Scerri et al. (2011) report a significant association with the minor allele of rs11855415 and increased relative right-hand skill in individuals with RD. Yet, the minor allele showed a significant trend towards reduced laterality of hand skill in the general population [17]. In order to compare the results we also z-standardized the LQ scores (mean = 0, SD = 1) and plotted their distribution for both rs118555415 and rs10523972 (see Fig. S1 and Fig. S2). The distribution of LQ scores for the minor alleles (rs118555415 AA and rs10523972 short/short), appear more tightly clustered around the mean than the frequent alleles, suggesting that carriers of the minor alleles show reduced variability in relative hand skill as compared to carriers of the frequent alleles. Further comparing the absolute value of the z-standardized LQ as a quantitative trait between these groups (see Fig. S3 and Fig. S4) indeed revealed that the homozygous carriers of the minor alleles for rs118555415 and rs10523972 showed the lowest absolute z-standardized scores (0.52 and 0.52) as compared with the homozygous carriers of the frequent alleles and the heterozygotes (0.60 and 0.61; 0.69 and 0.68). Yet, the effect for both SNPs failed to reach nominal significance (p = 0.14 and p = 0.22).

Discussion

Our data show a statistical trend supporting earlier findings for an association of PCSK6 with handedness. No supportive evidence was obtained for a possible association of the non-synonymous LRTTM1 SNP rs6733871. However, neither the three-marker haplotype nor parental effects were analyzed. The finding that tandem repeat variation in PCSK6 (rs10523972) shows a significant association with the degree of handedness could be explained by altered physiological and biological changes associated with this polymorphism. For example, VNTRs in regulating sequences can affect gene expression by altering the number of transcription factor binding sites or introducing changes in spacing between critical promoter elements [19]. Yet, gene expression can also be affected by modulating the activity of RNA-binding proteins or mediating effects on chromatin structure [19]. According to the Encyclopedia of DNA Elements (ENCODE) dataset, available for visualization and download via the UCSC Genome Browser (http://genome.ucsc.edu/), the region containing the PCSK6 VNTR sequence clusters multiple transcription factor binding sites and is enriched for histone H3 lysine 27 acetylation (H3K27ac), a reliable chromatin marker of active (Fig. 1) [20], [21]. Additionally, the UCSC genome browser lists different spliced expressed sequence tags (ESTs) that emanate from the VNTR region, suggestive of a bidirectional promoter that can drive the expression of further truncated PCSK6 mRNA variants that differ in their C- or N-terminal segments [22]. Thus, variation in its repeat number might well have considerable physical impact on the DNA, which can influence in a tissue-dependent manner gene regulation, DNA organization and many other mechanisms [23]. As already reviewed and discussed in detail in Scerri et al. (2011), PCSK6 plays an important role in the pathway for left-right asymmetry and has also been described to be a direct target of the transcription factor FOXP2, whose gene was the first one known to be involved in the development of speech and language [17], [24].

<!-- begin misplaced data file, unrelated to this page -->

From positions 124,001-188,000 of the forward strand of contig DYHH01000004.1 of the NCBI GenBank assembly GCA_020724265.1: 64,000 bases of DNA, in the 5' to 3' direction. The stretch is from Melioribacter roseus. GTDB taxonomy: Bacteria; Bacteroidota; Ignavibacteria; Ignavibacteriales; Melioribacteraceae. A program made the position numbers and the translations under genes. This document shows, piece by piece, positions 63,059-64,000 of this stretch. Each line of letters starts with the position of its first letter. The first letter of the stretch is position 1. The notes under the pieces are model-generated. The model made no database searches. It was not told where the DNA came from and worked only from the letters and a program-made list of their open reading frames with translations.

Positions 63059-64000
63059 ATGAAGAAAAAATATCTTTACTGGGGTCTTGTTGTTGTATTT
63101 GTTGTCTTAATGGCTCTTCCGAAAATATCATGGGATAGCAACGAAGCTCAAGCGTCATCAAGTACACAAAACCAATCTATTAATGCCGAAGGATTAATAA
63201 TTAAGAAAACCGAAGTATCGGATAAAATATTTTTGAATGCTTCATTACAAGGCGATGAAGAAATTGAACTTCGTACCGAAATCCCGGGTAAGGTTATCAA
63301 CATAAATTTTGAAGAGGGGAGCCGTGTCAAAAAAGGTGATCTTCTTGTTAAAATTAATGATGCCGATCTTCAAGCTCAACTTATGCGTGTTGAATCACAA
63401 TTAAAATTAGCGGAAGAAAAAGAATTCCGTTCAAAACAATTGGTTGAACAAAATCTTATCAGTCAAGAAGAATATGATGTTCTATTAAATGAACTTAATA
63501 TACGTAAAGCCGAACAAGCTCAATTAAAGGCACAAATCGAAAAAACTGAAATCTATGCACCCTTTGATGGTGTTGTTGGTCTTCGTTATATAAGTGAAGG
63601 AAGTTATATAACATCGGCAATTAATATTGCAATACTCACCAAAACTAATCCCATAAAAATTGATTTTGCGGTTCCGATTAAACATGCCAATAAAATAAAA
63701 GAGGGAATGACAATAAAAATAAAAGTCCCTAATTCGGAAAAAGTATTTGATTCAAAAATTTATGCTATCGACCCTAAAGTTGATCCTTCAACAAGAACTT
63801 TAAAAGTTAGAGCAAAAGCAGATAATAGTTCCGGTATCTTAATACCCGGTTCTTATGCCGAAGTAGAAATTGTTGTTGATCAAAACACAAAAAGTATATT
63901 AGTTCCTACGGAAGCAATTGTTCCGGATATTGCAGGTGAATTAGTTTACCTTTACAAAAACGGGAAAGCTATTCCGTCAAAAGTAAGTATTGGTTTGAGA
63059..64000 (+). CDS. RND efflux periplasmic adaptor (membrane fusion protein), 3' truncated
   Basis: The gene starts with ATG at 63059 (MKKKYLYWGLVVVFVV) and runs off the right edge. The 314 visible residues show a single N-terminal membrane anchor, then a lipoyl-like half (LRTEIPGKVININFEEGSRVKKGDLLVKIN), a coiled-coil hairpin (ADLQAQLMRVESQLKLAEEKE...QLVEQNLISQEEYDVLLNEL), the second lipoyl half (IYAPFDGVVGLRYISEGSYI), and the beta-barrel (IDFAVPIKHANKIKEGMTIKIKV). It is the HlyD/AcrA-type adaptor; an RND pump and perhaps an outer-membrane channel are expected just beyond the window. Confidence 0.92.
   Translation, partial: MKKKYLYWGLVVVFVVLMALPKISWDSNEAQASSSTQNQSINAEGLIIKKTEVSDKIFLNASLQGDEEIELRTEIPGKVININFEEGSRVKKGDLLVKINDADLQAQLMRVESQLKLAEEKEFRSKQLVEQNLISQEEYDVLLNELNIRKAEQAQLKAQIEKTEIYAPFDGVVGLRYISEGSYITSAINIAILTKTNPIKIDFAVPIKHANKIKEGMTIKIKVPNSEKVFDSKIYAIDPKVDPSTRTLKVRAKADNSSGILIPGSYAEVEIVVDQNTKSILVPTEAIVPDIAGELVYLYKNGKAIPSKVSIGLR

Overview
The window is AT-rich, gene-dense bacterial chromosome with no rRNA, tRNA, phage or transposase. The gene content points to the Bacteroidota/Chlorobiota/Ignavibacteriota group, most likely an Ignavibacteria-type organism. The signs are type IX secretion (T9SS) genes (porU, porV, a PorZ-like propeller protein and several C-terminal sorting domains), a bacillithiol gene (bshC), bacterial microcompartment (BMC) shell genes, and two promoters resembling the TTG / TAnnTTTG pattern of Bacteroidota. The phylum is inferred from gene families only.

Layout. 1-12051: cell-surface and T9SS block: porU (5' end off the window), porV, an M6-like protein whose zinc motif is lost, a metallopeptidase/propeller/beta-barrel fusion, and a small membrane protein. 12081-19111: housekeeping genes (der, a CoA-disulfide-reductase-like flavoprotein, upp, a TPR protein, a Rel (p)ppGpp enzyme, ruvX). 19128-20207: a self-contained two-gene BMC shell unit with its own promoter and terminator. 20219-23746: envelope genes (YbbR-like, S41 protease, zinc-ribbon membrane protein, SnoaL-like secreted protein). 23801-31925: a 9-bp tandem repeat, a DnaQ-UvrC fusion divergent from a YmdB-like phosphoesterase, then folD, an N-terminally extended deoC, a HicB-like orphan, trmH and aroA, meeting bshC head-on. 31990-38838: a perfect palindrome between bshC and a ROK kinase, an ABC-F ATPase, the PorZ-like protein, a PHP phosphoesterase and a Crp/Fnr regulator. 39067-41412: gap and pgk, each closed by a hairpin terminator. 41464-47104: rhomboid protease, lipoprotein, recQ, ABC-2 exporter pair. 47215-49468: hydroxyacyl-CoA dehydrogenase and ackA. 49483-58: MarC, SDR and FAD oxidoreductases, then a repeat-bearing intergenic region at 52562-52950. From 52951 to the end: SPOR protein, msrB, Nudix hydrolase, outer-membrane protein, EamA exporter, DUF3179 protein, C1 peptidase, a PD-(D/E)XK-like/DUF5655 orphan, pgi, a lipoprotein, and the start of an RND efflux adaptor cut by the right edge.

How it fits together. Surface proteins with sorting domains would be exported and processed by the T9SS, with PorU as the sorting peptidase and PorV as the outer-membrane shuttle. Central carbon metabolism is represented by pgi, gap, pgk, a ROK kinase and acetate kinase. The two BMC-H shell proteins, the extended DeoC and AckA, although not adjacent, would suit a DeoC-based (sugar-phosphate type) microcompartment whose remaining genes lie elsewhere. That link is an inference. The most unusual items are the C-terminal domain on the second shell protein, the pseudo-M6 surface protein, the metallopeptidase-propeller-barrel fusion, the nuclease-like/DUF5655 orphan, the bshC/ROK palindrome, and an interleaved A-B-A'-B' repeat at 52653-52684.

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Figure 1. Graphical representation of the analyzed single-nucleotide polymorphisms in relation to the exon-intron structure at the 3’ end of PCSK6.

H3K7Ac ChIP-Seq data from the ENCODE project, presented beneath, were obtained from the UCSC genome browser.